Discussion in 'Norton Commando Motorcycles (Classic)' started by yves norton seeley, Jan 14, 2018.
I have done your trick to my 74 Interstate. Thanks ludwig.
Yves has answered this himself, both much earlier in this thread and in his recent answer. As he says, heat in the oven allowed the sleeves to move and a press put them back to where the should be. It is pretty clear that without such a lip there would be considerable risk of a sleeve moving with different expansion rates. Either the Maney alloy barrel or a cast iron one than has been sleeved has a lip on the sleeve and a counterbored recess to sit in, so the sleeve is clamped in place when the head is pulled down.
Ken Kanaga has detailed the Maney barrels on a couple of occasions on here as well.
To day I receive the Jim Schmidt .025" / .66mm cooper head gasket, but I don't know what to do: With the .60mm the result was fantastic and the gasket from Jim is .06mm
ticker, so I have to 2 options: or I take .06mm from the head or I left the head like it is at the moment??? your opinion please...
I alredy take the exhaust, carbs, oil lines and so on from the head, take all the bolts and nuts from the head off, give a tick on the rose to separate the head from the cylinder and call it a day.
Tomorrow I will take the head out the frame and I will do the Ludwig trick: make some plugs to put in the cylinder bolt recess, Ludwig you are a genius!
The most important thing I discover to day: I find the nut from the RH inlet valve adjuster on the floor off the head, just between the valves springs, I hope that I will not find any damage on the valve or pushrod...
Keep you posted
Leave it as it is Yves, you’ll not notice the effect of an extra 0.06mm on the gasket.
Why not try one of the .003" thick copper ring Head gaskets. Mine has been in about 5 years with no leaks (with pliobond and .005" copper wire).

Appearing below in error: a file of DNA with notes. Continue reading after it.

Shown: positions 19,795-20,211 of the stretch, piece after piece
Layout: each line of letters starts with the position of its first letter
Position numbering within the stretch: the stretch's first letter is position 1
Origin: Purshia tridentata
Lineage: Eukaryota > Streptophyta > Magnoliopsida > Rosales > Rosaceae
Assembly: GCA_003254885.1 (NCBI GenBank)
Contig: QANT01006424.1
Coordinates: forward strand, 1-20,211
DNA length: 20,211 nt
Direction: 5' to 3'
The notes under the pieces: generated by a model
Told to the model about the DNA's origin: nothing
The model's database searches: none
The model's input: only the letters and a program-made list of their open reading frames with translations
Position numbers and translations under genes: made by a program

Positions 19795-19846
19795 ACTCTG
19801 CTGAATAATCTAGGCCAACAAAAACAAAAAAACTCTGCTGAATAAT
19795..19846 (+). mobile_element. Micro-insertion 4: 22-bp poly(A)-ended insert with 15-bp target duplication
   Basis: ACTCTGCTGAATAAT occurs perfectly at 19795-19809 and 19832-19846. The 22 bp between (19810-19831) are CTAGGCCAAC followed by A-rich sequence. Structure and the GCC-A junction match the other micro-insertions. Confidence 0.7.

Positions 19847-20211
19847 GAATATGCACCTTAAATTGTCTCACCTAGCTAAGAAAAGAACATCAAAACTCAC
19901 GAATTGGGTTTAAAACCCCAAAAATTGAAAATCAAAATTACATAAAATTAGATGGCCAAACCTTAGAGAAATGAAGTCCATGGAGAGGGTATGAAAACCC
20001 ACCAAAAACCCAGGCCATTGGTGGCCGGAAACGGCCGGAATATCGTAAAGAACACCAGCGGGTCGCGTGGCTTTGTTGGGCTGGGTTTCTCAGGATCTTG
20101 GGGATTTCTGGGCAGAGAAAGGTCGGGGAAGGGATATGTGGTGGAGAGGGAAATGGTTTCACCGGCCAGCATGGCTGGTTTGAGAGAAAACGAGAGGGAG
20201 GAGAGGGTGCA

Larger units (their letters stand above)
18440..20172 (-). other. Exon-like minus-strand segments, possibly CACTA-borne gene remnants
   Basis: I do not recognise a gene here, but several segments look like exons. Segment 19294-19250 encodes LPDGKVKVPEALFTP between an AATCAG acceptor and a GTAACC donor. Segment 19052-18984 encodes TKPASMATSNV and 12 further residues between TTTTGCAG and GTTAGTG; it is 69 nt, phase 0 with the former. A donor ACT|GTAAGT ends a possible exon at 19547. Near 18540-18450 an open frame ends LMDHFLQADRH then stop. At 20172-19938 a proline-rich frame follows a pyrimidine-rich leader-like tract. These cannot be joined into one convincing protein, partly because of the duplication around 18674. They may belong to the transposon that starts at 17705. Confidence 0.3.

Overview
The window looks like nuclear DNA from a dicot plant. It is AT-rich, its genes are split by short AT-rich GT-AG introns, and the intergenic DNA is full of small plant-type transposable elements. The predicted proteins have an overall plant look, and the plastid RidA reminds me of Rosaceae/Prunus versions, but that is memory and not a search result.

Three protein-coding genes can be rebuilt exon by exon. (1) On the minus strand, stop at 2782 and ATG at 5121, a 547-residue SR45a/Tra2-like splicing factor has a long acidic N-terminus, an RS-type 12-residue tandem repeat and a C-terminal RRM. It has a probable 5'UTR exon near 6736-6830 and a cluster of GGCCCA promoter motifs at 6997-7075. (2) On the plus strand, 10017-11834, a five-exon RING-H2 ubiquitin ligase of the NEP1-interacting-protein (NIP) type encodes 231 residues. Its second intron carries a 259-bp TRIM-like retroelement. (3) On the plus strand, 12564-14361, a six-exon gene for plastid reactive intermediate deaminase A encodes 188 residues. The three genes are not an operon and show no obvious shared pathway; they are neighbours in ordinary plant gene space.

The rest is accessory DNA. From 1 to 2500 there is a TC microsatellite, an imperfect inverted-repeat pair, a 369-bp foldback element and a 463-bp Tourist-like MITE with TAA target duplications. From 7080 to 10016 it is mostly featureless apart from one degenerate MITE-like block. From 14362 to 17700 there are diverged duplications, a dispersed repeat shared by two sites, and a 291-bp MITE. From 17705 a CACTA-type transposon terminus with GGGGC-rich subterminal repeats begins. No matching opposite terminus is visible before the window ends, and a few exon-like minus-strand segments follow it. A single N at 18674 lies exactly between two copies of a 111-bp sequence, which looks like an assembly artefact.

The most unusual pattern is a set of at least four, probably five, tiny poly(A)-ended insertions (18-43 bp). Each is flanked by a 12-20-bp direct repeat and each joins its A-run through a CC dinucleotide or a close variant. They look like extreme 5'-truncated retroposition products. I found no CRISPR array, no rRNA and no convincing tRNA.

Yes, I might look at that option again when I am trialling the alloy barrels. Numbers work OK. Will just have to be sure bolts/studs aren't bottoming. Though it is different hardware for Maney barrels anyway.
what I did yesterday and to day:
First I make the decision NOT to grind the head, like Fast Eddy the difference between the .6mm and the .66mm is only .06mm, so let's try.
Yesterday I make the plugs for the cylinder bolts recess and put the head on the engine, it is not that easy with the engine in the Seeley frame, but with the help from my friend John Dascombe we dit it, I torque the head and call it a day
This afternoon I retoque the head, put all the stuff around the head, exhaust, carbs, oil lines and so on, make the valve adjustement, the bike is ready to start tomorow morning, I will warm up the engine 10 minutes, let the engine cool down and retorque the head again and do the road test.
You remember that I found a counter nut from one of the inlet valve adjuster on the bottom of the head, I tchek the valves and pushrod's and don't find anything wrong, in fact the adjusting screw turn fully in the rocker and this keep the valve and pushrod save, thanks the Lord.
I hope everything will be fine tomorow
Keep you posted
If those plugs are .001" or .002" too tall its going to lift the copper gasket off the cylinder and then hot gasses can pass through and burn out the copper. Those alum plugs are OK for a composite head gasket that has some flexibility where the plugs can embed into the composite material. But they could easily cause a copper HG to fail. The fit would have to be exact and they should not protrude above the cylinder head AT ALL. When Ludwig mentions that his stand proud "a fraction of a mm" - that would be too much and would probably cause the copper to fail.
I think Yves earlier failure was due to a copper HG that was machined. That would require sophisticated equpt to create a uniform thickness and if it had a thin spot it would have burned through as it did. I have never seen a copper HG made from unmachined sheet metal burn through (has- anyone else?). I think it would have been fine if it was made out of plain sheet metal. And his .8 HG held up no problem.
Yves - I hope those plugs are exactly level with the cylinder surface - otherwise you might be looking at replacing that HG yet again.
the plugs are flush with the cylinder surface, to day I made a road test with your .66mm HG, so far so good, same to have the power from the .6mm back
I have to test different ignition timing in the next days and after go to the dyno to make the final adjustement on the carbs, if needed...
I have some works to do on the Norton and the two Triumph from Jagbruno in the coming days also, still very busy like you see
Keep you posted